Investment Perspectives 2016 | Mid-Year Review & Outlook

Executive Summary

In this mid-year publication, we review our January expectations and analyse some current key economic indicators before outlining the asset allocation that we recommend for the second half of the year.

We had maintained a preference towards equities over high-grade bonds

Despite our long-term view that equities continue to offer better relative value to high-grade bonds, we took assertive measures in early January by significantly reducing our equity exposure, and raising cash to a high level, which contributed to limit part of the impact of severe market stress on the portfolios.

We had also indicated our increasing interest for emerging market equities, which became effective in March when we decided to increase our allocation to the asset class. Another key conviction was the need for additional portfolio diversification by investing into alternative strategies with low volatility and limited correlation to traditional assets.

Global economic growth has disappointed during Q1… and is not expected to pick up during the 2nd half

Once again, global economic growth has turned out to be inferior to forecasts, with the US economy only growing modestly during the first quarter and no other major economy being able to compensate for this disappointment. Growth forecasts for the whole of 2016 have recently been cut by the World Bank, the IMF and the OECD. These revisions were published before the unexpected decision of the British voters to leave the European Union, meaning that, if anything, uncertainties have only increased. One of the main reasons for this weakening outlook is the feeling that central banks are left with very few tools that can make a difference to the real economy and that governments are reluctant to introduce any kind of fiscal stimulus.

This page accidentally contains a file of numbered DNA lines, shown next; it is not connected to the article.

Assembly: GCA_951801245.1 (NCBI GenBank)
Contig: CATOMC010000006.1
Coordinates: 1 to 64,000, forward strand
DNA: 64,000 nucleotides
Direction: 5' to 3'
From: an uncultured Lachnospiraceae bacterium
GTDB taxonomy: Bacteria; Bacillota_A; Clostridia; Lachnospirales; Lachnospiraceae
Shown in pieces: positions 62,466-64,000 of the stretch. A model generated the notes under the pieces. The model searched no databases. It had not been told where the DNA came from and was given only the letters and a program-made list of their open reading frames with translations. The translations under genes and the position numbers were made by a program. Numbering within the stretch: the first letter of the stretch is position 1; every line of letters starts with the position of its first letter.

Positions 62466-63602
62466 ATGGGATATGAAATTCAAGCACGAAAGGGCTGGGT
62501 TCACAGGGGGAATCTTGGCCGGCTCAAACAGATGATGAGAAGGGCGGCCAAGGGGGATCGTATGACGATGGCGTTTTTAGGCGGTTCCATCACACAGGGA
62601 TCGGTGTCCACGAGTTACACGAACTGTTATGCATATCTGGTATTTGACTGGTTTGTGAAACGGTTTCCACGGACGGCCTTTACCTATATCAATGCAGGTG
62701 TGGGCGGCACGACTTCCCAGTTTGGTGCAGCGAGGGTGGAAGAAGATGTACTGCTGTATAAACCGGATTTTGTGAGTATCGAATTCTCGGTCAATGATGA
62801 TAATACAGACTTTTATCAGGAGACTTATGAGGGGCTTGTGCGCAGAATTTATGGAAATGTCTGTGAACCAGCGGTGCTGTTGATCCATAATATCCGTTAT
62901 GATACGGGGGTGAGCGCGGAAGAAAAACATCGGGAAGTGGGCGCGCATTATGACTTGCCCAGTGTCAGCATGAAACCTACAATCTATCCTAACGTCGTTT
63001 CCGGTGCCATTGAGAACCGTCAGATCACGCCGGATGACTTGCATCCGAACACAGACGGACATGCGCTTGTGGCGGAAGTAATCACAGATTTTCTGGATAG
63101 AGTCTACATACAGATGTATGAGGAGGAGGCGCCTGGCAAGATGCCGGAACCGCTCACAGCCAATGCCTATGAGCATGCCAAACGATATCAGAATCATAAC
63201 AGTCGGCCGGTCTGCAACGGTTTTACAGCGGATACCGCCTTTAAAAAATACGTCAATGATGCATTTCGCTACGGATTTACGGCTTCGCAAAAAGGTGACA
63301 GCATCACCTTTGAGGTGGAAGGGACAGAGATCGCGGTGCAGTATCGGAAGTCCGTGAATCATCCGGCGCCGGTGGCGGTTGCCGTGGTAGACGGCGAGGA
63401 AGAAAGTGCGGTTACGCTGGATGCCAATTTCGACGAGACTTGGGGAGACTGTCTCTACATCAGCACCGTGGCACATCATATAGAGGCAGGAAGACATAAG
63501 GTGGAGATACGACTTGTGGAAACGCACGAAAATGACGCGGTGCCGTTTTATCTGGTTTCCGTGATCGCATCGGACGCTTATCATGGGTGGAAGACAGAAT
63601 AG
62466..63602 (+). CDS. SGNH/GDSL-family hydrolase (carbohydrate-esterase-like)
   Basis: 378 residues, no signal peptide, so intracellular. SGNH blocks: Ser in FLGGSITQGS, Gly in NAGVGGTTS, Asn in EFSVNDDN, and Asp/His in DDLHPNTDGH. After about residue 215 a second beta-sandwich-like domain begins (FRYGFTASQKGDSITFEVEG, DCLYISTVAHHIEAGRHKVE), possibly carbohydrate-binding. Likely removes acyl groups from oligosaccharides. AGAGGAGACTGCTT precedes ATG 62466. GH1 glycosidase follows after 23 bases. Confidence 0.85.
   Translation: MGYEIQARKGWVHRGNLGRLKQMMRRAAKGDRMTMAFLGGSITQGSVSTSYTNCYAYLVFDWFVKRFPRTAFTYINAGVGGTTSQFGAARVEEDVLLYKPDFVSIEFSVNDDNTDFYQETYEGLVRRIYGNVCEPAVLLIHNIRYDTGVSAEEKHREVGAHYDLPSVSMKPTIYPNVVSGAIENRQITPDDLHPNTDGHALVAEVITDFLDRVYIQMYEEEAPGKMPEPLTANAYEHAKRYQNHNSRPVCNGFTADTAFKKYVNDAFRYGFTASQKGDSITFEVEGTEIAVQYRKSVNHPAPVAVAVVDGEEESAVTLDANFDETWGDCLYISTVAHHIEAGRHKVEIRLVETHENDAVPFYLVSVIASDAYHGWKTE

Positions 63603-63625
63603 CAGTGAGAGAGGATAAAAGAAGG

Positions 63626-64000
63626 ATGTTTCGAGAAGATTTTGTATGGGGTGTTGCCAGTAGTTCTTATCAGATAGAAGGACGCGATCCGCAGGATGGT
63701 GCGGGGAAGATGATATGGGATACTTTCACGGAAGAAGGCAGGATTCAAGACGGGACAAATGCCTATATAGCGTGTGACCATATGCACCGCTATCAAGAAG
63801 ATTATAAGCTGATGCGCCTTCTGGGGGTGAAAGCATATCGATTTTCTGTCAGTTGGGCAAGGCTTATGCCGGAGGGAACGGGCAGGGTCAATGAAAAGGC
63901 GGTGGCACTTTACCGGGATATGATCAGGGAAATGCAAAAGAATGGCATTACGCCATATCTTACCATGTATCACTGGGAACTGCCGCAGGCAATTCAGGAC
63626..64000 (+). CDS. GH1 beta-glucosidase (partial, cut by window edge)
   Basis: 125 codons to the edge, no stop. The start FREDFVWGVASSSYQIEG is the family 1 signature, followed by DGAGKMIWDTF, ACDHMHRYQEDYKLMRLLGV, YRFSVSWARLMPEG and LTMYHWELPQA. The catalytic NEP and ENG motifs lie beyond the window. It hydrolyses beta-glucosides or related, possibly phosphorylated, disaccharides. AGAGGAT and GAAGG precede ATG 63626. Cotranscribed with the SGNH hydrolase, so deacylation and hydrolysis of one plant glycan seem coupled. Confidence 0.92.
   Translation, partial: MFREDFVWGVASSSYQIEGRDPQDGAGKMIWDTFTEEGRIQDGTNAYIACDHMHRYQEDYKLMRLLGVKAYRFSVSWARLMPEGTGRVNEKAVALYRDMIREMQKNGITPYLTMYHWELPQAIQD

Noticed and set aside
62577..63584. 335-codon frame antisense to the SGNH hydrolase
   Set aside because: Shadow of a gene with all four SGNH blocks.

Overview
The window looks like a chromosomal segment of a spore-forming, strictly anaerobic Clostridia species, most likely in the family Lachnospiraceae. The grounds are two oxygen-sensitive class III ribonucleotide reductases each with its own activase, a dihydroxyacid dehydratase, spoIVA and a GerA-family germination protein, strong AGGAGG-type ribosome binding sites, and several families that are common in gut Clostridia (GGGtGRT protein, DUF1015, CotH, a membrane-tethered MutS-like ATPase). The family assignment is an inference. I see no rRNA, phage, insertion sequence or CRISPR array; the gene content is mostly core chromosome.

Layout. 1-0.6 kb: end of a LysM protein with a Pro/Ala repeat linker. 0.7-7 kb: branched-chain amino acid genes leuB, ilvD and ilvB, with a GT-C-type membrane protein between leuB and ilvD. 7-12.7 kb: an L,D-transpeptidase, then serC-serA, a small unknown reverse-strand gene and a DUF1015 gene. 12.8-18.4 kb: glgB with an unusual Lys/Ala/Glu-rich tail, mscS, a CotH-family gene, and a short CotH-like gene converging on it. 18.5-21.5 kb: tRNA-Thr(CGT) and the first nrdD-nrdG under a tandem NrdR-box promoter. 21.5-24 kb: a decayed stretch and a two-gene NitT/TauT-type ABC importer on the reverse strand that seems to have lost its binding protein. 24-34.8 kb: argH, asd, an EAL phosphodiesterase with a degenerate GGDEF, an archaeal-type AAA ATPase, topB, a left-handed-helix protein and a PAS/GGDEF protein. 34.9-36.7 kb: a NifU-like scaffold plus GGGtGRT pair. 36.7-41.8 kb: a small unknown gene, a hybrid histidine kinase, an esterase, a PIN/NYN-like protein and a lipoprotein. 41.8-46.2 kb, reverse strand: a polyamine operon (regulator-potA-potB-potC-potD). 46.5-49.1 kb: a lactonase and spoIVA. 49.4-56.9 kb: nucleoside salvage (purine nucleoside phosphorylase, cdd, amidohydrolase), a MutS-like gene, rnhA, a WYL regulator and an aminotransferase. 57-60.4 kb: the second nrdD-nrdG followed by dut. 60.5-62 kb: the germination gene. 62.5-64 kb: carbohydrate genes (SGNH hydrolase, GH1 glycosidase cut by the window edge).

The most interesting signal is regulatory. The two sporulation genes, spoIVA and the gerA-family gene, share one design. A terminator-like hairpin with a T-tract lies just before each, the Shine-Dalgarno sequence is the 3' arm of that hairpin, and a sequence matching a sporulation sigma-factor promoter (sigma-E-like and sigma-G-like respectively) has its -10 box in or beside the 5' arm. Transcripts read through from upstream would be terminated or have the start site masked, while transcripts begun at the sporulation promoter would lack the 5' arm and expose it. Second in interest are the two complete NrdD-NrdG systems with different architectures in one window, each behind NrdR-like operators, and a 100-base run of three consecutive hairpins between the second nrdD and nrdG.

We are more defensively positioned and will look to increase risk only when attractive opportunities arise

In the light of deteriorating fundamentals, uninspiring prospects for companies to grow their profits and higher political risks, we have adopted a more defensive stance for the portfolios by reducing further our equity exposure and by maintaining the cash allocation above 10%. Our exposure to the US dollar was tactically increased during the first half and we took advantage of its appreciation after the UK referendum to take profits on half the position so, there again, we are now exposed to a lower level of risk. We have also consistently been adding to the alternative space in order to reduce portfolio volatility and to be less dependent on the direction of the markets.

Risk management has led us to hedge the exposure to European equities

The UK public opinion during the weeks preceding the referendum on whether to remain in or leave the European Union gave us very little conviction on the outcome of
the vote. We also evaluated that the downside of equity markets in the case of a “Leave” vote would be much bigger than the potential upside if the “Remain” vote were to win. We decided to hedge our exposures to UK and European equities in the light of such an asymmetrical profile tied to a binary event. Following the result, the hedge on UK equities was quickly lifted. We will maintain the temporary protection unless the prospects for European equities significantly improve.

In the next section of the document, we will evaluate the macro environment and the prevailing financial conditions by highlighting several key indicators that we observe. Following a brief overview of the first half returns of the different asset classes, we will outline our current market outlook and asset allocation.


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